Don’t look now, but the next wave of browsers is starting to roll-out. Just five days ago Opera shipped version 10.6 of their “always a bridesmaid, never a bride” web browser, and today Mozilla has followed with the first beta release of Firefox 4. Google continues to spin the versions on Chrome with v5 in beta and now rocking “native” Flash support, while Microsoft slowly works on churning out their return-to-standards IE 9 (begging for attention with their impressive hardware acceleration). And let’s not forget Apple, which released Safari 5 about a month ago at WWDC.
It has been about 6 months since browsers really stole headlines, but the entire arena of browser excitement has been gaining steam during the first half of 2010. Individual milestones from the browser makers have marked the road:
- Microsoft made (and continues to make) waves with IE9’s hardware acceleration, pushing the idea of browser performance reaching new levels by using more hardware.
- Google has arguably done the most to refocus the browser industry on performance, but it was the introduction of the open Web M video format that really surprised at Google IO.
- Apple has not done much to make Safari on the desktop more popular, but they have elevated the awareness (and power) of HTML5 by popularizing rich mobile browsers on the iPhone and iPad (and defiantly refusing to support Flash).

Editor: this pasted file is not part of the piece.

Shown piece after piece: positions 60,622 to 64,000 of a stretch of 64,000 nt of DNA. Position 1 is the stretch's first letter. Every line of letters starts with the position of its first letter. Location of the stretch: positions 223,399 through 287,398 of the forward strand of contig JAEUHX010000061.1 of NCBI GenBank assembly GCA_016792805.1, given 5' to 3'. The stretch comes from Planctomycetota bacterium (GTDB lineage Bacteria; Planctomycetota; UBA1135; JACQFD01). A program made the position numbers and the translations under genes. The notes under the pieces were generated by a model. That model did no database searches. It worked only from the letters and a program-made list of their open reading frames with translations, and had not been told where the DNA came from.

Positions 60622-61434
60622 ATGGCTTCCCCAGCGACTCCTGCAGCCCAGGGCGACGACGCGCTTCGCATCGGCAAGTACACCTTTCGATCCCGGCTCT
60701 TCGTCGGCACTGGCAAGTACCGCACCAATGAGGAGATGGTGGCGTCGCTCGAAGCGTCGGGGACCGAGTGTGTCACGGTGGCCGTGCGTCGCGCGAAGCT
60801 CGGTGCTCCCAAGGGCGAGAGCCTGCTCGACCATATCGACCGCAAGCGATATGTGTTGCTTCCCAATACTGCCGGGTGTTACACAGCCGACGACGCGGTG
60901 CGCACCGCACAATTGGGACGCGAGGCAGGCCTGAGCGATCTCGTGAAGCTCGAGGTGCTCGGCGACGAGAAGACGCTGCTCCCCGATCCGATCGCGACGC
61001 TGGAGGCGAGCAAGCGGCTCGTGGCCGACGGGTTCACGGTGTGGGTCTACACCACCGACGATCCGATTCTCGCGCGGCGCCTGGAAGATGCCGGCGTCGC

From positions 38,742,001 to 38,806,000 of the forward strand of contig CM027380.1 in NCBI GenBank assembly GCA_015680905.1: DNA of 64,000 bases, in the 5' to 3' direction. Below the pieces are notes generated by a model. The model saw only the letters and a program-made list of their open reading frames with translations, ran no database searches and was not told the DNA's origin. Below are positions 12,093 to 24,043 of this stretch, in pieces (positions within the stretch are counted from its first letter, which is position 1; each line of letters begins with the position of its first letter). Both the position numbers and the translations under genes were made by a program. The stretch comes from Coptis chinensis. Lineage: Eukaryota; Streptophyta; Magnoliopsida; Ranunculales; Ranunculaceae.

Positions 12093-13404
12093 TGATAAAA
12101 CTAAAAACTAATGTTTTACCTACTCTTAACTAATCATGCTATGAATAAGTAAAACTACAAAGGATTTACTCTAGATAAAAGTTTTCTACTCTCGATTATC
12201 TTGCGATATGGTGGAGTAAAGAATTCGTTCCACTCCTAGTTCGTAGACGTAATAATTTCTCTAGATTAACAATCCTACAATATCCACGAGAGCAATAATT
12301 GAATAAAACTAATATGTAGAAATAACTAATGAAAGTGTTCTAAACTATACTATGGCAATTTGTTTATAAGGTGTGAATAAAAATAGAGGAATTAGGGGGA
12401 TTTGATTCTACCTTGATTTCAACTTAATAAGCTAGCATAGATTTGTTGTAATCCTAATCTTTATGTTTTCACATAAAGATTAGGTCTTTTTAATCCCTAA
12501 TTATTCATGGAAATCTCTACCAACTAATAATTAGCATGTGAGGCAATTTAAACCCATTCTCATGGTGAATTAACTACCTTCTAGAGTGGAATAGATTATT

The world’s second most popular browser, Firefox, has not had much to say in the mean time, so the introduction of Firefox 4 beta finally rounds-out the browser conversation. Firefox 4 beta ships with a radically re-imagined (or quickly “borrowed”) tab experience, support for the new WebM video format, and the requisite improvements in support for HTML5 and CSS3.
Ultimately, the current wave of browsers is coalescing around competing on a few key “web battlegrounds:”
- HTML5 – The new wave of browsers won’t have 100% uniform support for the collection of standards that define “HTML5,” but there will be broad support for the core features that move the standards-based, rich web in to the future. Even Microsoft has set the bar high for delivering complete standards support in IE9.
- Video – Yes, video. While a relatively small feature in the grand scheme, it is a contentious feature since it quickly derails “HTML5 is the future” conversations in to talking about the need for rich plug-ins (like Silverlight). The new wave of browsers is aiming to make video delivery on the web as familiar and uniform as static images.
For web developers and consumers this is a win-win situation. Browser makers are finally competing on meaningful features that will help reenergize web development in the same way Ajax did in 2005. If the makers can ship browsers that live-up to the promises, we’ll all be browsing the web faster and interacting with rich applications, previously the exclusive realm of plug-ins and client development.
The only challenge to this utopian future: legacy browsers. So why not do the future a favor and help an IE6 user move in to the “pre-future” today?
Telerik, of course, continues to test and commit to supporting the latest browsers as they emerge, both with our RadControls for ASP.NET AJAX and our open source UI Extensions for ASP.NET MVC. I’ll provide more details on how we’re embracing HTML5 and the new browsers in future blogs posts. For now, give some of the latest HTML5, speed-demon browsers a test: